The Oneonta Common Council approved a permit Tuesday night for OH-Fest’s return to Neahwa Park on April 27 and for a joint bid with the Oneonta School District to obtain grants to build a new salt shed.
Approval for the OH-Fest permit came on a 6-0 vote, with council members Maureen Hennessy and Larry Malone absent. But it came with a caveat — an amendment offered by Mayor Dick Miller after council member Michael Lynch raised concerns about the firmness of new security arrangement with the Hartwick and SUNY Oneonta student associations, which organize the event.
The amendment would make clear that the council reserves the right to withdraw the permit if it or Police Chief Dennis Nayor decide the organizers are not holding to the agreement.
Lynch said he didn’t want a repetition of the 2011 OH-Fest, when the Oneonta Police Department provided security for the festival’s Neahwa Park concert and was stretched to the breaking point by a crowd estimated at 10,000, leaving the surrounding area, including his Fourth Ward, largely unprotected.
“We basically surrendered our neighborhood that day,” he said.
The event was held on the campuses last year.
This year, the organizers will employ private security operatives and Hartwick College security officers create to a ratio of one security person for every 250 concertgoers, Nayor said. With 7,000 people expected to attend, that would mean 28 unarmed security people inside the concert venue.
As for the Police Department, “it’ll be our full complement, everyone who we have available,” Nayor said.
“We’re just going to be able to reallocate our staff so we’re not on the inside perimeter, where we shouldn’t be, where we shouldn’t have been the last time, two years ago.
“We’re going to be there, available to effect arrests, deal some sort of a riot situation or some sort of a public-safety issue,” he said.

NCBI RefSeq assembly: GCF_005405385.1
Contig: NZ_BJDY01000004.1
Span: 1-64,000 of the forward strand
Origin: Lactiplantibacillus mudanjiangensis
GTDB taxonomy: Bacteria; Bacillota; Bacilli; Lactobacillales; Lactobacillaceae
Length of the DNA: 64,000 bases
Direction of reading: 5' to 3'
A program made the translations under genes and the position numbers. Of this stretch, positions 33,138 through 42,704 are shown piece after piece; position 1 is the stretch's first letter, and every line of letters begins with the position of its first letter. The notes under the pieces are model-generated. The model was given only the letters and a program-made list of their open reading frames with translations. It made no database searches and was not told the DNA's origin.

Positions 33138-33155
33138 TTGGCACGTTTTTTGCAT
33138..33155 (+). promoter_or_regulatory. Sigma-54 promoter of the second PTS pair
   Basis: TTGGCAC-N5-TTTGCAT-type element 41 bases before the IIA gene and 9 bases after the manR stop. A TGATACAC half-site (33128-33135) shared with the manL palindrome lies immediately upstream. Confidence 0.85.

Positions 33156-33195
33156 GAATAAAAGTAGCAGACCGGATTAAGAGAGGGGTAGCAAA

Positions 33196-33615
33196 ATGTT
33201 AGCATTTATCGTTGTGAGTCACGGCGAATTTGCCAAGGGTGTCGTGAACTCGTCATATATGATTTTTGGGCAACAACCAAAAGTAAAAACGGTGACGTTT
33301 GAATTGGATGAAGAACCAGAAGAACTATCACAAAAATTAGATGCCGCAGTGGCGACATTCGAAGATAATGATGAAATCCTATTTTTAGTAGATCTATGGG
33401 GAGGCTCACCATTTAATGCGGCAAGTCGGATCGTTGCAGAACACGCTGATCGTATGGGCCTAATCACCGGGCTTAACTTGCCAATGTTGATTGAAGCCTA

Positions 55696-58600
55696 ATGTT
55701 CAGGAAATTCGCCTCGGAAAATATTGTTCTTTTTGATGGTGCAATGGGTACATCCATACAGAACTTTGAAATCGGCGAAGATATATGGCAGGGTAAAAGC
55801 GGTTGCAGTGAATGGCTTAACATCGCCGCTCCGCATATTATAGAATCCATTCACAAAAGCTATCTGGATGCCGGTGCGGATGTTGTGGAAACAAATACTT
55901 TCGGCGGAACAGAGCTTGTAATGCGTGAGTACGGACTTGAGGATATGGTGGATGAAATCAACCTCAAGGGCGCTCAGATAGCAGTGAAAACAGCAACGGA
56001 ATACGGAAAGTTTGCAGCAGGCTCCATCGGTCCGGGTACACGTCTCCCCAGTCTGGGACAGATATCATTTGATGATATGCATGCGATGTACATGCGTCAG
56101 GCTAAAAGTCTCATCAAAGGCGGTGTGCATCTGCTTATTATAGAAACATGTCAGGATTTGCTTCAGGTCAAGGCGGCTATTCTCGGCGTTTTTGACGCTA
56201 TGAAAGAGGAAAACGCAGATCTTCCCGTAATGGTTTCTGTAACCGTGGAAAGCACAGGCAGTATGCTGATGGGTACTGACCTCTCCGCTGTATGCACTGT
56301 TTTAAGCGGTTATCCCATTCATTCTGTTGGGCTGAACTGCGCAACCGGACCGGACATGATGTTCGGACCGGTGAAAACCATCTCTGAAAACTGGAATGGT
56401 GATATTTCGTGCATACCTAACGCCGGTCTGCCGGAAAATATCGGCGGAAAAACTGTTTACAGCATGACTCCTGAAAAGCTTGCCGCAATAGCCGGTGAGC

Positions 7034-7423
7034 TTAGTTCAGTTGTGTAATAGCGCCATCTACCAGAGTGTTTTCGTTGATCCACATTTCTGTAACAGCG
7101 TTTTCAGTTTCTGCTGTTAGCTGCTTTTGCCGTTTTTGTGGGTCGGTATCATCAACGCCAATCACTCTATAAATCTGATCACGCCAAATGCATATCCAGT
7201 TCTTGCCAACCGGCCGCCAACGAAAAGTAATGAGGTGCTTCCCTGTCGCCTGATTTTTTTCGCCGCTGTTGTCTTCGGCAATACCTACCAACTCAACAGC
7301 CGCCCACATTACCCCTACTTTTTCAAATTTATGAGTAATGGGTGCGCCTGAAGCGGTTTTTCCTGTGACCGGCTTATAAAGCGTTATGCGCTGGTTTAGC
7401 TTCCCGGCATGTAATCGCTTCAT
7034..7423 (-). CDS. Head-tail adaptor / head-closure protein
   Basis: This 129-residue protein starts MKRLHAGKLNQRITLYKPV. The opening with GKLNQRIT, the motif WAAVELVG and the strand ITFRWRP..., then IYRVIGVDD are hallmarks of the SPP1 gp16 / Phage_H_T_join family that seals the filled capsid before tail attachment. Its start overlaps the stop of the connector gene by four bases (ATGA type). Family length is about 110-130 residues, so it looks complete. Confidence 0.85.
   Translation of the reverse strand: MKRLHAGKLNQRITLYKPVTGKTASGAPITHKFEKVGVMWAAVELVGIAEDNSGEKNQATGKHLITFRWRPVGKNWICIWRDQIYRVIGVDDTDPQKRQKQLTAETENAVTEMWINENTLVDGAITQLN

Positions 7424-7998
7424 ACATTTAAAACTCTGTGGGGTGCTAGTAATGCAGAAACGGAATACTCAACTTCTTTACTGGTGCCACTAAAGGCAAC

Council member Chip Holmes, who represents the Eighth Ward, noted that the student associations understood the concerns and seemed committed to addressing them. He also said they would not go forward with a popular Main Street component of the festival without park approval.
“The colleges learned to negotiate,” he said, characterizing their position as: “If we can’t go to the park, we can’t have the Main Street event, because we can’t afford it this year.” He also noted that the Main Street Oneonta organization “really wanted” its event and had offered to help support it.
The salt-shed plan would deal with an ongoing problem. The resolution describes the existing shed as “inadequate, unsafe and severely deteriorated.”
Under the plan, the two entities would each apply for a $200,000 grant through the Local Government Efficiency Grant Program. The city would cover 10 percent, or $44,000, of the estimated cost for the 60- by 72-foot shed, as required by the grant program, the resolution said.
In other business, the council approved a series of grant applications for for single- and multi-family housing rehabilitation, improvements to the water system and to its wastewater treatment plant.
It also agree to reduce building and plumbing-permit fees to $25 for the first $5,000 of work and $2.50 for each additional $1,000 of work.
The council then went into executive session to discuss an unspecified legal matter.